Anthony J. Pennings, PhD


How IT Came to Rule the World, 2.2: Eurodollars, Petrodollars

Posted on | June 22, 2010 | No Comments

How did the world of global digital monetarism emerge? How did fluid capital transcend the containment policies and national boundaries erected in the period up to 1970s? How did it develop in the 1980s and beyond into a global financial environment?

While origins are often difficult to delineate, the phenomenon of “eurodollars” – US dollars held outside of the geographical boundaries of the United States – bare scrutiny. US currencies, real and numeric, began to increase in the post-WWII years, as US military commitments and commercial investments grew in Europe and later Asia. Legend has it that the name of the errant currency came about when a Russian bank, trying to avoid confiscation of its foreign assets as the Cold War escalated, parked its dollars in a French bank with a telegram address of “eurobank.” US banks during the 1960s also moved money offshore to avoid regulations under the Kennedy and Johnson administrations. It was the oil crises of the 1970s that dramatically increased the amounts of US dollars overseas.

Late 1973 marked the beginning of the first oil crisis, an event that would contribute substantially to a surplus fund of supranational electronic money. Untethered from gold, the value of the dollar had dropped appreciably after Nixon “closed the gold window” in 1971, raising concerns by the oil-exporting countries and other countries selling goods and services for dollars. Political instability increased when war broke out in the Middle East as Egypt and Syria, supported by a coalition of Arab states conducted a surprise attack on Israeli.

Caught by surprise, and mired by the Watergate investigation, the White House supported Israel and increased their defense condition from DefCon 4 to DefCon 3, provoking the USSR and nearly causing a nuclear conflict. OPEC countries boycotted the U.S and other Western countries to punish the supporters of Israel. As oil prices quadrupled, US dollars, the only accepted currency in the oil markets, poured into OPEC countries and were subsequently deposited into the major banks of the international financial system.

Seeking profits, banks began investing heavily in computer communications to help recycle OPEC funds, sometimes called “petrodollars.” A prime target was “Third World” and other countries eager for the money. Sometimes pressured by “economic hit men,” countries took loans for infrastructure projects, paying for oil, and sometimes to stash away in private accounts.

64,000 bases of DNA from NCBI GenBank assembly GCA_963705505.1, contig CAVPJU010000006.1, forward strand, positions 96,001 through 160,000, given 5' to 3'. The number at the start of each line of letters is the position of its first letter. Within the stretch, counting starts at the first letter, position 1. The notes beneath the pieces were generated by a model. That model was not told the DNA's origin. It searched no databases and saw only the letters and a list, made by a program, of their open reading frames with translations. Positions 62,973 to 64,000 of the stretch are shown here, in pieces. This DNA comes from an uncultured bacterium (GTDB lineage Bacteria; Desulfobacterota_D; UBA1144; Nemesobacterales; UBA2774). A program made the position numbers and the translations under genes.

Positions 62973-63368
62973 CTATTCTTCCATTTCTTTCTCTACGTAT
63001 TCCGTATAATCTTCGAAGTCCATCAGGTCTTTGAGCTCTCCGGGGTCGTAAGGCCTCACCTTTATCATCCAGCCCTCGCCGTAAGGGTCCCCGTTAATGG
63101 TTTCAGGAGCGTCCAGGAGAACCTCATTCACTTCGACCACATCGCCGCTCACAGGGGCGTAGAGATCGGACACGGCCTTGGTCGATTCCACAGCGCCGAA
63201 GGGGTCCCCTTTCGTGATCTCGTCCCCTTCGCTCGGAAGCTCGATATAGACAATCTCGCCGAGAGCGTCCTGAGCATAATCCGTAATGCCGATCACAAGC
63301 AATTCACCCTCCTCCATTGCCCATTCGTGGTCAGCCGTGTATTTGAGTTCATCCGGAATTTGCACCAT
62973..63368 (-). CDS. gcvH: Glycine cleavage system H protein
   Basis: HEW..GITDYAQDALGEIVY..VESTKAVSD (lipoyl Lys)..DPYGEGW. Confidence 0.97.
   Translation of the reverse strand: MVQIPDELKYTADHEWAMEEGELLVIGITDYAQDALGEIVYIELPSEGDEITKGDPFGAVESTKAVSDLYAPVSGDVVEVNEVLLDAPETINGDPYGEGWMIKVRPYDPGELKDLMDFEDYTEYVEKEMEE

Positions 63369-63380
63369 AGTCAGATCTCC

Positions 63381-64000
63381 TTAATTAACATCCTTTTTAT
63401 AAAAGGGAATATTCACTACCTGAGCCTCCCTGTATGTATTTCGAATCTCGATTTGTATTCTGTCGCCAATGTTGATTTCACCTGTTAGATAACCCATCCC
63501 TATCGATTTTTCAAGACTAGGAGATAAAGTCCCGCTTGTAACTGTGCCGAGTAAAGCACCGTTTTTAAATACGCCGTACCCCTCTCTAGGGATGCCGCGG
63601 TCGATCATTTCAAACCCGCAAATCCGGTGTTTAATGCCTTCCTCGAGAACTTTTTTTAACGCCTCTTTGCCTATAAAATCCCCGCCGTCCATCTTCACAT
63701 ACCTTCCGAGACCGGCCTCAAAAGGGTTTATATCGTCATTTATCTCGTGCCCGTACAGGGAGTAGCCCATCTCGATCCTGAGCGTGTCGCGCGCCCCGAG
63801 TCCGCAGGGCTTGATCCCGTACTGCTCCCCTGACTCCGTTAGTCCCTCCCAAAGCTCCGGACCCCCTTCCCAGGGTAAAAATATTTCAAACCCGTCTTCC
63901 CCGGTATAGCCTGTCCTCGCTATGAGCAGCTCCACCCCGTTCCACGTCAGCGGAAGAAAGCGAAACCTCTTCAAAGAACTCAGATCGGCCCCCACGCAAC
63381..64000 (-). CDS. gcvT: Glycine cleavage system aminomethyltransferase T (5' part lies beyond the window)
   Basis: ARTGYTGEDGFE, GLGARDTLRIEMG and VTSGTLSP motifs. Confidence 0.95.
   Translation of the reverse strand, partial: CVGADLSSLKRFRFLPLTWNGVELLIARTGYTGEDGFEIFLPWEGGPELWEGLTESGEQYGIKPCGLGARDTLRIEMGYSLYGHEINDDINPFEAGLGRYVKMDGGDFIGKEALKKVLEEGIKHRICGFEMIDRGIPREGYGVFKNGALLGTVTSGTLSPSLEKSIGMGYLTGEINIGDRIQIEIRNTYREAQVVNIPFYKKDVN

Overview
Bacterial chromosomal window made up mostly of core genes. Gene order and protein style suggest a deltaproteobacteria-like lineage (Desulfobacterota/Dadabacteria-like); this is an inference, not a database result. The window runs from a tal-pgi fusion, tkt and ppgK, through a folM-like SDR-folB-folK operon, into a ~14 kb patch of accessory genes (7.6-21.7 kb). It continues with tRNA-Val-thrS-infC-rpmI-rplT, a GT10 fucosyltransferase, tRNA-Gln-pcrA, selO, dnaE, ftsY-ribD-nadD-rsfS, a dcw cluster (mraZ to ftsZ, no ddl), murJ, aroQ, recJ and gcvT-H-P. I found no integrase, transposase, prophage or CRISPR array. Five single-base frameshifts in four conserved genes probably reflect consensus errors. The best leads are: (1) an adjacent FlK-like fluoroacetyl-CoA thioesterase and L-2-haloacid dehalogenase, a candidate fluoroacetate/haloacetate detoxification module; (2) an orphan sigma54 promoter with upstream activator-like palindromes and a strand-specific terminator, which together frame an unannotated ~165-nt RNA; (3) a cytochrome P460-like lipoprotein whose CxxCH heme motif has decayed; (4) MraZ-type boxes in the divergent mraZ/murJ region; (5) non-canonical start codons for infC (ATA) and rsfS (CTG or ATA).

Information technologies became helpful as banks decided to form syndicated loan networks to spread their lending risks. A lead bank would arrange the funding and supply a significant share of the loan while contacting many other banks to contribute smaller amounts to the loan. However, the telegraph system needed to be faster and smoother, and soon, these processes were computerized with word processors and data communications. This move toward the automation and globalization of Eurodollars led to increasing pressure from banks and other transnational companies to create a more efficient global telecommunications system.

By the early 1980s, many countries accepting these petrodollars began to face financial difficulties, leading to the infamous “Third World Debt Crisis” that rocked countries like Mexico, Poland, and New Zealand. The crisis led to major austerity programs, as the Reagan administration retasked the IMF with approving additional loans based on “structural adjustments” that would lead to more open markets for capital and information flows as well as trade.

One of the primary targets of the structural adjustment was government-controlled and/or owned telecommunications systems, leading to their deregulation and, eventually, privatization in liberalized telecommunications markets. This led to further pressure to reduce barriers to international flows of data and capital, and arguably the global Internet and the modern realm of digital monetarism.

Starting with Eurodollars in the 1950s, US-denominated (though not sanctioned initially) money held outside America’s borders, a new system of unfettered capital and transborder data flows emerged. Further freed from the Bretton Woods constraints by President Nixon, a global system of computerized and algorithmic financial trading emerged. This phenomenon has morphed into complex high-volume markets for an array of financial instruments. Floating in secret “dark pools” of electronic mirth, highly leveraged assets and debts are transacted across the globe. These include currency derivatives, stock index futures, CDOs, and other computer-based financial instruments.

Citation APA (7th Edition)

Pennings, A.J. (2010, Jun 22). How IT Came to Rule the World, 2.2: Eurodollars, Petrodollars.



AnthonybwAnthony J. Pennings, PhD is a Professor at the Department of Technology and Society, State University of New York, Korea. From 2002-2012 was on the faculty of New York University where he taught comparative political economy, digital economics and traditional macroeconomics. He also taught in the Digital Media MBA at St. Edwards University in Austin, Texas, where he lives when not in the Republic of Korea.


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